TMO samples were prepared based on nanocrystalline particles both of anatase (TMO-1) and rutile (TMO-2, TMO-3). Obtained suspension was filtered, washed by distilled water and dried at 120C. Then sediment was thoroughly washed by water to obtain a complete absence of chlorine ions in filtrate. After that sediment was fried in the air at different temperatures: 300 C (4 hours), 850 (2 hours), 900 (2 hours) and 1000 (2 hours).



Manganese oxides of different composition can be formed as a result of air frying of manganese hydroxide: 6Mn(OH)2 + O2air 2Mn3O4 + 6H2O.

Mn3O4 is oxidized to MnO2 (polianite) during further thermal treatment in the presence of oxygen, i.e., Mn3O4 + O2 3MnO2,

and at the temperatures higher than 500 C Mn2O3 (braunite) appears: 2MnO2 xMn2O3 yMnO2 Mn2O3 + 1/2O2. While frying the mixture of titanium and manganese oxides at the temperatures higher than 900 C, the following solid-phase reaction of MnTiO3 generation can take place: 2TiO2 + Mn2O3 2MnTiO3 + 1/2O2.

For comparison we have prepared two samples of TiO 2 with the surface modified by the method of Mn2+ adsorption on surface of anatase particles. Adsorption was performed from diluted aqueous solutions MnCl 2 4H2O and resulted in achievement of the sorption equilibrium (24 hours). Then samples were filtered and fried at 300 C (An/Mn) or 900 C (R/Mn). 2.2 Experimental techniques Phase and chemical composition of the obtained samples was investigated by the XRD methods using diffractometer DRON-2 with CuK ( 0,154 nm) radiation. Chemical composition of the samples was studied using the XRF analyzer with XNAT-Control add-on. Specific surface (SBET) of the samples was determined by the nitrogen adsorption using BET method. To study the adsorption spectra in IR, UV and visible ranges we have prepared the following samples: 1 mg of TiO2 or TMO was mixed with 150 mg of dry KBr in agate mortar with further pressing under 2 atm to transparent discs. IR absorption spectra in the middle (4000-400 cm1) and the long-range (100-400 cm1) ranges were obtained using IR spectrometer with Fourier transformation IFS-88 of Bruker Comp. with spectral resolution of 2 cm1. To obtain the high-quality spectra, we used the averaging over 64 scans of each spectrum. Accuracy of the spectra reconstruction through wave numbers was 0,5 cm1, measuring accuracy of the absorption band intensity was 10%. All spectra were registered in the atmosphere of dry air at room temperature. CLD spectra of powder samples were measured in the spectral range of 80-4000 cm1 using FRA-106 add-on to the Bruker spectrometer IFS-88. To excite the CLD spectra we used Nd: YAG laser with ex 1,06 m and the power of 300 mW. Spectra were registered in the backscattering geometry with spectral resolution of 2 cm1 and 32 scans. Optical absorption spectra of the samples in the spectral region of 250450 nm were studied using the standard deuterium lamp and portable PC operating based on CCD of multichannel optical analyzer SL40 (diffraction grating consists of 600 grooves per 1 mm, glitter is 350 nm, 3648-pixel linear sensor TCD1304AP, spectral resolution is 0,3 nm).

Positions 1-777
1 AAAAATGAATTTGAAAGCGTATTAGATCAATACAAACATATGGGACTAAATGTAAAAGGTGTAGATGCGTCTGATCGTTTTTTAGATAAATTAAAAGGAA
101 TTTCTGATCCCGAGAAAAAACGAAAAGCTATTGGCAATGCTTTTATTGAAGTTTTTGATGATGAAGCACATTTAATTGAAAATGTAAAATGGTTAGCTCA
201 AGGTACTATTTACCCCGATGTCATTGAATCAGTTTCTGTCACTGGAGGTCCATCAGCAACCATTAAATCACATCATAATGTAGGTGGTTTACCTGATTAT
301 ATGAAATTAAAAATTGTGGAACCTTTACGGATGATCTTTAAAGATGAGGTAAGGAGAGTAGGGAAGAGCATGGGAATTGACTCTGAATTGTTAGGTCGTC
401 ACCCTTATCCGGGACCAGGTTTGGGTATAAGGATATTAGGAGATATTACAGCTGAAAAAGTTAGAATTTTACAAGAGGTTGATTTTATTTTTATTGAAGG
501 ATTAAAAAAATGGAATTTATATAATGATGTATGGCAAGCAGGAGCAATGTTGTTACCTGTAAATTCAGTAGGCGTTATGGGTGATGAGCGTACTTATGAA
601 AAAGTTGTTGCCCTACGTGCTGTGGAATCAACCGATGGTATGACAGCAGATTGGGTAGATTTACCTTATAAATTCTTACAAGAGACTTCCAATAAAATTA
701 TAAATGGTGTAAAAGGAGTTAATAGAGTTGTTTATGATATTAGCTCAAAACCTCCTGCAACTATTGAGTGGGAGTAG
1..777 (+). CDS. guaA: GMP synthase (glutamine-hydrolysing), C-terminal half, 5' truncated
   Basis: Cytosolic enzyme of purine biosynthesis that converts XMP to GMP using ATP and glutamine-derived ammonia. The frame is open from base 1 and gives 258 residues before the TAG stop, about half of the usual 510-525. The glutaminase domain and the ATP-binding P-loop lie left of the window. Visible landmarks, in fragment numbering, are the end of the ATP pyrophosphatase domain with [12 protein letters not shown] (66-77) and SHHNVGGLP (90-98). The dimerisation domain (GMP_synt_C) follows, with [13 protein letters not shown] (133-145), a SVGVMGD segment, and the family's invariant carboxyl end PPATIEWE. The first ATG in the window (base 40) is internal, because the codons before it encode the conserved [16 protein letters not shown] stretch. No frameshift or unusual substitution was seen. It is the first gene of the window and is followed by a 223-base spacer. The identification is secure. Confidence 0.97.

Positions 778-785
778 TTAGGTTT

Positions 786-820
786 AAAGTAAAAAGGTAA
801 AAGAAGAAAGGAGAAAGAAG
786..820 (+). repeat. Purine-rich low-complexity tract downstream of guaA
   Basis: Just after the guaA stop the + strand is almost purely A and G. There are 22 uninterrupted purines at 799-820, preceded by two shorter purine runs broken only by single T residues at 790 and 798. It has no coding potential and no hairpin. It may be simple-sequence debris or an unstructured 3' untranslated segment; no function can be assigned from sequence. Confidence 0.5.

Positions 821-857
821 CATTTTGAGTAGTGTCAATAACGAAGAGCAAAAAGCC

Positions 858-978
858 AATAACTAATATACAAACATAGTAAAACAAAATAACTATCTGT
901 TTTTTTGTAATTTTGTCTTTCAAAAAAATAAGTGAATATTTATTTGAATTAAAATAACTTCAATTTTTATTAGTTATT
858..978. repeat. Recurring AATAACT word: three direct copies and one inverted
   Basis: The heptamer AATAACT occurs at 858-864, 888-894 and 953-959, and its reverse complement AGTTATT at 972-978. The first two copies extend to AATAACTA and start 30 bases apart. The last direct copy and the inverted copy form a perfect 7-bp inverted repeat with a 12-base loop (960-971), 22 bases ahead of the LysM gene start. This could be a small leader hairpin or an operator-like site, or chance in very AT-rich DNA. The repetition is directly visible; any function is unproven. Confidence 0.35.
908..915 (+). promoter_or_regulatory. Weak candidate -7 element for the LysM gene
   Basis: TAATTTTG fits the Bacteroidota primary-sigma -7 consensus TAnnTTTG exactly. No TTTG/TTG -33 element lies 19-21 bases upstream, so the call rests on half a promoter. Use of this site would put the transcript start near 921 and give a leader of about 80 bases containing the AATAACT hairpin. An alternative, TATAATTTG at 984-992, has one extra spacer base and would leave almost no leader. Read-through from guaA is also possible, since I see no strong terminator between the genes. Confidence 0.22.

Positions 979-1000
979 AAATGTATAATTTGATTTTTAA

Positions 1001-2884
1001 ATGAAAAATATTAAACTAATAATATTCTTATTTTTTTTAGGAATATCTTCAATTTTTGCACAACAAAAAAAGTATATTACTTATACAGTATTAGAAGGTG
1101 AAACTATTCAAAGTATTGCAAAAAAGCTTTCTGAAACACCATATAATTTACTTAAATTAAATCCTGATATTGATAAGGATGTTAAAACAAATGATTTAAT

2.3 Photocatalytic decomposition of safranine Photocatalytic activity of the synthesized materials was investigated in the reaction of safranine photodecomposition in aqueous solution. The reaction was carried out in quartz reactor at room temperature using the standard mercury lamp PRK-1000 (power is 1000 W, 254 nm). Reactor was 1 cm far from the lamp. The solution volume in reactor was 50 ml, initial dye concentration was 0,3 g/l, catalyst concentration (TiO2 or TMO) was 2 g/l, pH 7. Suspension was mixed using magnetic mixer (rotational velocity is 120 revo/min) during the total time of irradiation. To control changes of a dye concentration, samples of the reaction mixture were taken through certain time intervals. Solid fraction was filtered out using centrifuge (8000 revo), and using spectrophotometer Specord-20 UV-VIS the safranine concentration in solution was determined. 3. RESULTS AND DISCUSSION 3.1 X-ray diffraction (XRD) analysis Characteristics of the synthesized TMO and TiO2 samples are represented in Table 1. In accordance with the XRD analysis, the synthesized TMO samples are the polydisperse nanocrystalline powders, which are different by the phase composition. Thus, it was established that TMO-1 fried at 850 contains mixture of anatase, rutile, and Mn2O3. At the same time, MnTiO3 phase is present in TMO-2 and TMO-3 samples treated at higher temperatures (900 and 1000 ). It is known that the crystallite size in polydisperse materials depends on the synthesis method and treatment temperature. Crystallite size in TMO samples was determined using the broadening of the X-ray diffraction maximums according to the Scherrer equation. It was revealed that the crystallite sizes of TiO2, Mn2O3 and MnTiO3 are 52-120, 36-45, and 33-40 nm, respectively. Table 1 Chemical composition and sample characteristic
Sample An R An/Mn R/Mn T, C 300 300 Mn content, % t.* 0 0 Phase composition, % wt.** Crystallite size, nm (Dhkl) 13,3 (101) 20,8 (110) 15,4 (101) 70,8 (101) 40,3 (110) 42,2 (101) 51,7 (110) 44,8 (222) 120,8 (110) 36,0 (222) 32,6 (104) 62,6 (110) 39,9 (104)



* the XRF data, ** the XRD data